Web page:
It is a fact, too, that sprinting ability has an over-proportional significance for the hurdles performance both at international level and in the transition from national to international level. At the international level only athletes showing an above average (special) sprinting ability have the chance to challenge the top athletes (see Table 2). This sprinting ability must not just reflect itself in the flat sprinting performance achieved under competitive conditions. Although in general the fact that the women's hurdle race is mainly oriented towards the sprint must be accepted, the role of the technical component within the spectrum of the total event- specific demand profile is too small at the moment.

 


    It was certainly justified in 1984 to change the rules in the youth category in Germany with the goal to require and promote the sprinting character of the event at an earlier stage. Since that time even female "B" youth athletes (16/17 years) had to run over hurdles placed at a distance of 8.50m. The young ladies when leaving the "A" youth category (18/19 years) should have learned to manage the specific demands of these competition distances. When, at the age of 18/19, they have learned to run over the height of 84cm, - which is not difficult - and they have had enough time for the development of the specific movement pat- tern, they should be ready to speed up the technical development in addition to the sprinting quality.
    It is still remarkable that all young female hurdle sprinters from Germany cut a good figure technically when compared internationally. However, in the past hardly any of these athletes managed to develop further at a corresponding level or were successful in making the transition into international class at senior level. What are the reasons for this? Considering the orientation of the training methods in Germany the reason is not necessarily a lack of technical training. It is a well-known fact that in Germany this kind of training is much more intensive than in the USA. However, on the other hand the conclusion that there was simply nothing else to do but learning to sprint would be too simple. Although, in my opinion, adequate measures are taken in this respect, too, it is difficult to keep up with the sprinting values demonstrated at international level. I do not want to speculate here about the reasons for this. However, it should be noted that the German men are able to keep up with the best hurdlers in the world although in the men's hurdles the technical demands are higher.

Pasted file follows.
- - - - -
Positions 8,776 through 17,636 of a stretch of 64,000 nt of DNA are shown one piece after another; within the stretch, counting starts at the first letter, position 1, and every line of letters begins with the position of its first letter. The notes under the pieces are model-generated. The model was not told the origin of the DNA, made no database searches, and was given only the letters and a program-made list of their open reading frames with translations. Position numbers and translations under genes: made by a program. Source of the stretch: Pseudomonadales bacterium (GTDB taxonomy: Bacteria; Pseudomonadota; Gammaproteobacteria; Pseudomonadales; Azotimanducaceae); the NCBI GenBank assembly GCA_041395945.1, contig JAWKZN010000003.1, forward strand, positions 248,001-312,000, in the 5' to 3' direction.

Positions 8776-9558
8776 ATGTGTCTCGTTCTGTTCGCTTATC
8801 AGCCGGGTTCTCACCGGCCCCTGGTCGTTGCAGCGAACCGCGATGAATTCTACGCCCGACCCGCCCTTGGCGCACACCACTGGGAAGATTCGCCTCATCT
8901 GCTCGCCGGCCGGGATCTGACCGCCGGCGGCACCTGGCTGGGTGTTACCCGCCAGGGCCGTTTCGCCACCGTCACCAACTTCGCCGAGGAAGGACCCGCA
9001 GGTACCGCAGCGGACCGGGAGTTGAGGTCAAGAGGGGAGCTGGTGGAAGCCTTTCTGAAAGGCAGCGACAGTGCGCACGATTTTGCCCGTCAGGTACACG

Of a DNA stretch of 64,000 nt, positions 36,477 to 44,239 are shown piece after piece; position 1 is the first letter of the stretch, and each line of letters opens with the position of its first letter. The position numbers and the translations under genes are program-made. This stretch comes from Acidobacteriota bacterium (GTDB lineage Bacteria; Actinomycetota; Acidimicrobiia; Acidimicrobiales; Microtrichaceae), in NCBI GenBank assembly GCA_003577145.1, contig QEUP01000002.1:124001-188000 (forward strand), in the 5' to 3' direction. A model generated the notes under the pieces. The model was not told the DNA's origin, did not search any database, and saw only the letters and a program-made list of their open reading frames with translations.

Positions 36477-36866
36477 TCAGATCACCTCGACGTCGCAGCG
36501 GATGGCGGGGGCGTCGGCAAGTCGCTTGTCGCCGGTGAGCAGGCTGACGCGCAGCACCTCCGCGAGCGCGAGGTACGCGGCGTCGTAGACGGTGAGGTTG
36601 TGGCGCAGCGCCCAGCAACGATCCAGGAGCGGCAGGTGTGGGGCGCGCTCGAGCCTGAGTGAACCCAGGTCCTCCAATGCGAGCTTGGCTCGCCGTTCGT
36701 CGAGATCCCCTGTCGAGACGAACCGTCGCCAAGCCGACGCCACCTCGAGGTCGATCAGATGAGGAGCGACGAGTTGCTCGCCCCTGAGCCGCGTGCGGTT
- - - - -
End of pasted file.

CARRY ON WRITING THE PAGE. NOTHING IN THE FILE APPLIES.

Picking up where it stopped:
Finally, it should be mentioned that in the past the "low" demands in the women's hurdles as far as hurdle height is concerned often led to the fact that in competitions a lot of athletes did not show the necessary aggressiveness. A "defensive" approach to running over the hurdles, which can often be observed in the age group categories, thus continues into the women's category. A specific indication of this is the fact that a lot of female hurdlers tend to give up the race too early if they touch the hurdles, which can be painful sometimes. 

 

Consequences

  1. Higher hurdles in the women's discipline would lead to a significantly higher importance of technique and would therefore contribute to an upgrading of the event.
  2. Because of the necessarily greater lift of the centre of gravity of the body when clearing the hurdle, the technical model would become similar to that of the men (e.g. as far as the posture of the upper body is concerned). In this context different biomechanical aspects should be dealt with in order to clarify the effects of the rule change on the hurdle sprint behaviour. Some of these aspects would be hurdle contact times, the push-off and landing forces, the distances of the push-off and landing points to the hurdle and their effects on the stride pattern, the lift of the centre of gravity as well as the velocity losses in front of and behind the hurdle.
  3. Since the "new" demand profile would be more related to technical aspects, athletes with a better technical training background would have a better chance. Thus the sprint hurdles event would be no longer an "offshoot" of the flat sprint.
  4. In any case, the development of speed would remain a decisive training-methodical parameter, although the focus would change to hurdle-specific speed. Just as in the men's event, one can expect that the focus would be more on the special, rhythm-related stride rate than on the development of stride length which is of equal significance in the flat sprint.
  5. Higher hurdles would definitely not lead to a completely new type of hurdle sprinter. However, apart from a marked level of specific strength, very good speed and reactive strength abilities, co-ordination ability at a high level and above average flexibility, psychological characteristics such as courage, mobilisation and concentration ability must be brought into a balanced relationship.
  6. Although the unpleasant topic of illegal performance manipulation would certainly not be abolished by increasing the height of the hurdles, a greater number of female athletes would be able to compete at international level. So long as their physical prerequisites are of a sufficiently high level, these athletes could prepare and present themselves on the basis of a systematic training build-up, great diligence in training and a perfect hurdles technique.
  7. Perhaps the proposed change of the rules would lead to the effect of a greater consideration of the (hurdle-specific) basic training and a well-timed specialisation. Such a tendency would be very desirable as a means to promote the hurdle sprint as a "key event" in age group athletics which would have a positive effect on other events (such as the flat sprint).
  8. Unlike other adaptations in the past (e.g. in the javelin throw), a change in the height of the hurdles would not cause great organisational difficulties.


    The author has been Senior Lecturer at the Institute for Athletics at the German Sport University Cologne for 20 years. He is a successful coach of female hurdle sprinters in the German Athletic Federation. As IAAF Lecturer he has conducted several courses and High Level seminars on sprints and hurdles.
 

Published in IAAF New Studies in Athletics 2.00